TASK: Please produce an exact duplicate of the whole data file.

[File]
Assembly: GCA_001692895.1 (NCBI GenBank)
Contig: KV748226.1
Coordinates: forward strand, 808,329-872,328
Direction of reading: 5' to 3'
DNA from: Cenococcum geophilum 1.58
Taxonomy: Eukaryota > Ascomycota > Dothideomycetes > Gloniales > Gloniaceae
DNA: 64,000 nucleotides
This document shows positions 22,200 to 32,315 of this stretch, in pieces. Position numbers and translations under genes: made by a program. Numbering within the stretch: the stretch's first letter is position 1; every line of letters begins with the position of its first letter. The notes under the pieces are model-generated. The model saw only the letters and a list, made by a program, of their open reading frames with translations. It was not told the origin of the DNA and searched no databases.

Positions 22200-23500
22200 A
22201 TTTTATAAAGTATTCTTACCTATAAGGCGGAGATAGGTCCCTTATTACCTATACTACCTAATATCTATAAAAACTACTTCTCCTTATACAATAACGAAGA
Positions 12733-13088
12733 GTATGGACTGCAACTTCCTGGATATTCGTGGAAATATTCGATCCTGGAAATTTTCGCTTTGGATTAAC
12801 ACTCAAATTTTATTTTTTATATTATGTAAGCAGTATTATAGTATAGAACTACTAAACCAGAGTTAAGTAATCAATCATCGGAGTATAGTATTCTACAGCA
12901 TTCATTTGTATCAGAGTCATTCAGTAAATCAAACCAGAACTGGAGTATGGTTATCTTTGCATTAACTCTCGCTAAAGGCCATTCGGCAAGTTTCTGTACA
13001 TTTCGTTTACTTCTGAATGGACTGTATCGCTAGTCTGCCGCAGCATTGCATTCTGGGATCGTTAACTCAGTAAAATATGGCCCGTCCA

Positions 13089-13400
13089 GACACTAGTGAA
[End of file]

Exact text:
Assembly: GCA_001692895.1 (NCBI GenBank)
Contig: KV748226.1
Coordinates: forward strand, 808,329-872,328
Direction of reading: 5' to 3'
DNA from: Cenococcum geophilum 1.58
Taxonomy: Eukaryota > Ascomycota > Dothideomycetes > Gloniales > Gloniaceae
DNA: 64,000 nucleotides
This document shows positions 22,200 to 32,315 of this stretch, in pieces. Position numbers and translations under genes: made by a program. Numbering within the stretch: the stretch's first letter is position 1; every line of letters begins with the position of its first letter. The notes under the pieces are model-generated. The model saw only the letters and a list, made by a program, of their open reading frames with translations. It was not told the origin of the DNA and searched no databases.

Positions 22200-23500
22200 A
22201 TTTTATAAAGTATTCTTACCTATAAGGCGGAGATAGGTCCCTTATTACCTATACTACCTAATATCTATAAAAACTACTTCTCCTTATACAATAACGAAGA
Positions 12733-13088
12733 GTATGGACTGCAACTTCCTGGATATTCGTGGAAATATTCGATCCTGGAAATTTTCGCTTTGGATTAAC
12801 ACTCAAATTTTATTTTTTATATTATGTAAGCAGTATTATAGTATAGAACTACTAAACCAGAGTTAAGTAATCAATCATCGGAGTATAGTATTCTACAGCA
12901 TTCATTTGTATCAGAGTCATTCAGTAAATCAAACCAGAACTGGAGTATGGTTATCTTTGCATTAACTCTCGCTAAAGGCCATTCGGCAAGTTTCTGTACA
13001 TTTCGTTTACTTCTGAATGGACTGTATCGCTAGTCTGCCGCAGCATTGCATTCTGGGATCGTTAACTCAGTAAAATATGGCCCGTCCA

Positions 13089-13400
13089 GACACTAGTGAA